by Michael Hickey

So here we are, 2012, and I've finally made my personal transition to a digital camera. Yeah, I know, what took me so long? The most honest answer is I'm not exactly easy with change. At best I'm reluctant friends with change. Dianne Rose turned me on the word 'Luddite' - at that time I had no idea what that word meant. She informed me it meant 'someone who's against the concept of technological change'. I had to agree, she pegged me correctly. I was simply happy with shooting slide film, and saw no need to change. I was very comfortable in my photographic ritual. I was rather intent upon staying with film for as long as I could.

In life in general, they say change is inevitable. We all can attest to that with our personal experiences. I suppose it can be said for me that the pull of change was gradual, but very steady....and that pull has a name: Janet Hickey!! Yes, my dear wife kept at me in a very kind and persistent way with her urging me on to get a digital camera. Just this April I finally went for it. Janet and I went to our favorite camera shop, and it literally took me around two hours to leave with my new bag of goodies. I was so averse to make this major purchase that at one point I distinctly recall feeling a bit dizzy! I was very much afraid to commit to this change. (I got not only the new camera body, but two lenses, a tripod and head, and the typical accessories.) I knew two things when I left the camera shop: the owner was VERY pleased with my purchase, and I was very scared of what I was going to do with all of this!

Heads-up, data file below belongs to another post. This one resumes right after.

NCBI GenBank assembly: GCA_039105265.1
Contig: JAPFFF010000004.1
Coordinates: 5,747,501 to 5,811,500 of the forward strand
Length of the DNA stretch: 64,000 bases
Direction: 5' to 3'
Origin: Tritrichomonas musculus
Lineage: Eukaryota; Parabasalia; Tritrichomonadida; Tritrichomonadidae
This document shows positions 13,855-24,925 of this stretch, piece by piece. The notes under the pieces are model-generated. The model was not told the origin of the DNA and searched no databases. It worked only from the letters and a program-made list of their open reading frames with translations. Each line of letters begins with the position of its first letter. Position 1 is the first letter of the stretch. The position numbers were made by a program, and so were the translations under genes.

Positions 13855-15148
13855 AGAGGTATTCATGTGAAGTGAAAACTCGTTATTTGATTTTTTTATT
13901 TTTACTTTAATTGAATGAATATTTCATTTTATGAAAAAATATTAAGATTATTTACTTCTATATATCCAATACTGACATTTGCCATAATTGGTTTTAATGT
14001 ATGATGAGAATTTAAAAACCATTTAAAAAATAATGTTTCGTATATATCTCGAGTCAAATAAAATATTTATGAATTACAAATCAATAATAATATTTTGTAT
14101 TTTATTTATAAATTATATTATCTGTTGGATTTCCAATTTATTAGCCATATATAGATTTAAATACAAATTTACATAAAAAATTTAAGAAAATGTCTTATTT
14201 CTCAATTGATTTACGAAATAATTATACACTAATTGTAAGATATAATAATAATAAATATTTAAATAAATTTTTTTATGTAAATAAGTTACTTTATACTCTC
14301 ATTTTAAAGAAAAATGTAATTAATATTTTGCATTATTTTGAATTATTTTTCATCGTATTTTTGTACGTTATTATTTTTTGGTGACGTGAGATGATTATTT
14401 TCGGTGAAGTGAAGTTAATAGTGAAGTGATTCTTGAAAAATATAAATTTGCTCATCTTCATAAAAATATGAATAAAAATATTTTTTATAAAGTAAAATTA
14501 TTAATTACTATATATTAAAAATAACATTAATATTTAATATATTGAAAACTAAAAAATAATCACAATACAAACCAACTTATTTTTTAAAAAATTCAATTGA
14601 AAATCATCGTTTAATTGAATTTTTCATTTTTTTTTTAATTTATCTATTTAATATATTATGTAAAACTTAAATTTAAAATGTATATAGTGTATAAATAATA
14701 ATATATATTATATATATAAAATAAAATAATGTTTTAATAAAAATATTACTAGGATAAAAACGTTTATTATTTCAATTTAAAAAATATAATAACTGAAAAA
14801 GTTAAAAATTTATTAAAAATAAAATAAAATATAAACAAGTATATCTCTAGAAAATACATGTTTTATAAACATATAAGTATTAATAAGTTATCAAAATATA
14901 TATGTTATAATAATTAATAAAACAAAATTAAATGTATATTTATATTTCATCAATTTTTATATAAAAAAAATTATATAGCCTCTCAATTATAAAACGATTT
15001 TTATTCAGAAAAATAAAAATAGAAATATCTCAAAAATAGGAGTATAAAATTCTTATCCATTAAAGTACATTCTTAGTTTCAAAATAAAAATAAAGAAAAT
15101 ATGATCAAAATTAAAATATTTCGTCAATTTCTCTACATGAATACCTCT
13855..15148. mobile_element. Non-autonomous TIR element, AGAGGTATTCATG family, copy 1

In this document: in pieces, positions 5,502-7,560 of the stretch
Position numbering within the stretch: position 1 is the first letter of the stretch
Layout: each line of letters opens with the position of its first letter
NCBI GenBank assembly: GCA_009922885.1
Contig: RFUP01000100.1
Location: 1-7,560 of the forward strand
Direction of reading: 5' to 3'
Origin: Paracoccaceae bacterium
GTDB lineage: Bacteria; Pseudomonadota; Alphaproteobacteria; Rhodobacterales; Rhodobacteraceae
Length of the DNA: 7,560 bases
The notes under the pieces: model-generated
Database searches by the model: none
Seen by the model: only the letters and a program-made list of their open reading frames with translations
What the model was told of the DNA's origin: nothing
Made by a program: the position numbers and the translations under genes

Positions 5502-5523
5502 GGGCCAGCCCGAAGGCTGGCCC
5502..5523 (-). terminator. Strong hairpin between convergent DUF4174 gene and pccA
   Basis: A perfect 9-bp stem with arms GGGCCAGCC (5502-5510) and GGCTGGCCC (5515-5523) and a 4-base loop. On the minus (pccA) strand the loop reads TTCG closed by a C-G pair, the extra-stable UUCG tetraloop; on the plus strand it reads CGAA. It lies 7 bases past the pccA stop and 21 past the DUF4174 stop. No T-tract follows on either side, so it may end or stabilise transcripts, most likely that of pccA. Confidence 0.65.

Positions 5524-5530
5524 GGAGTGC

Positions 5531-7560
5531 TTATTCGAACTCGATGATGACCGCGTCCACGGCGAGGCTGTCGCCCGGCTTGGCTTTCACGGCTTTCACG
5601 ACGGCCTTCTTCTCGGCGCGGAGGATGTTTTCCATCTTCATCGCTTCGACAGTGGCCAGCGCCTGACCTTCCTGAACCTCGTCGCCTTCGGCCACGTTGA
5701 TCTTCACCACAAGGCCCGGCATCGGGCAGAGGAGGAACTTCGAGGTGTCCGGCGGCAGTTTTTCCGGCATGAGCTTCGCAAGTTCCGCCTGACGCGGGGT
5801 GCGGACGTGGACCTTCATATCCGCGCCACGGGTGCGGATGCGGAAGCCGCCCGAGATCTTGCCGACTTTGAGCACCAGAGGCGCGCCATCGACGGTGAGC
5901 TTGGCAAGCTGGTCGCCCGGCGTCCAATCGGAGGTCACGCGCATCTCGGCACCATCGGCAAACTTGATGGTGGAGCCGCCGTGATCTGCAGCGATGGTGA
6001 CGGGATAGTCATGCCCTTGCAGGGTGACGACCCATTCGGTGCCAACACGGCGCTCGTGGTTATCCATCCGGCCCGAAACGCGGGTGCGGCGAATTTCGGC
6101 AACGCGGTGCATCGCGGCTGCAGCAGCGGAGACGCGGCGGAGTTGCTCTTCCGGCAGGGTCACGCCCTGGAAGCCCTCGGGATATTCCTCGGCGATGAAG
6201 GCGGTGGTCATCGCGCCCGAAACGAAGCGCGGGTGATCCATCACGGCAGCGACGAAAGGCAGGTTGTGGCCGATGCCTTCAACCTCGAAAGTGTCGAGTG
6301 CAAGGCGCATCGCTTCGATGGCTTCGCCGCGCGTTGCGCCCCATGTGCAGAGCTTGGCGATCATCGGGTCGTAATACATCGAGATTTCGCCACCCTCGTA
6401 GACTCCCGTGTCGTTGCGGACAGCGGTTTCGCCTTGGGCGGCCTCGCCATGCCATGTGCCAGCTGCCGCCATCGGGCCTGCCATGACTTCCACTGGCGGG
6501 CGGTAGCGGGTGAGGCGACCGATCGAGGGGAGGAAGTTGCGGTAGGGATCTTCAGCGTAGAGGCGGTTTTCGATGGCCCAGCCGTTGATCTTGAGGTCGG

When I got home with the new camera, I just let it sit in the box for several days. I needed to let it all sink in....I've never quite had the simultaneous feeling of sticker shock and fear of the future. So I began reading the manual first. The camera still remained in the box. I nearly wanted to cry I was so overwhelmed when I opened up this monster 436 page manual. I really did feel a bit of despair! But I kept at it. The more I read, the less intimidating all of this became. (I'm still not finished with the manual, by the way; I'm on page 325, and have been for some time now. I will finish it, I swear it!)

Now that I've had two full shooting sessions with the camera, I can say that I'm extremely pleased with digital. I no longer feel the trauma of change within me when I'm working with it. I'm the type of person who needs to find a comfort zone - and after my second shoot at Longwood Gardens, I feel like I've found a rhythm with my camera. My first 'real' shoot was fireworks on July 4th at Tamanend Park in Southampton, which was an amazing experience for me.   I never shot at night with my older manual camera because I couldn't see my settings in the viewfinder to make on-the-fly adjustments.  With this new digital camera, everything I need to work with is right there in the viewfinder.

I know I'm just going to fall more and more in love with this system. All of the incredible options available no longer seem like obstacles, but a means to convey my artistic intentions. I can't wait to continue to learn from my mistakes and grow as an artist. I am now friends with next adventure? Buy my first cell phone!!




Don't hesitate to offer any comments...I'm still learning with this new camera!

Last Updated on Tuesday, 12 February 2013 19:23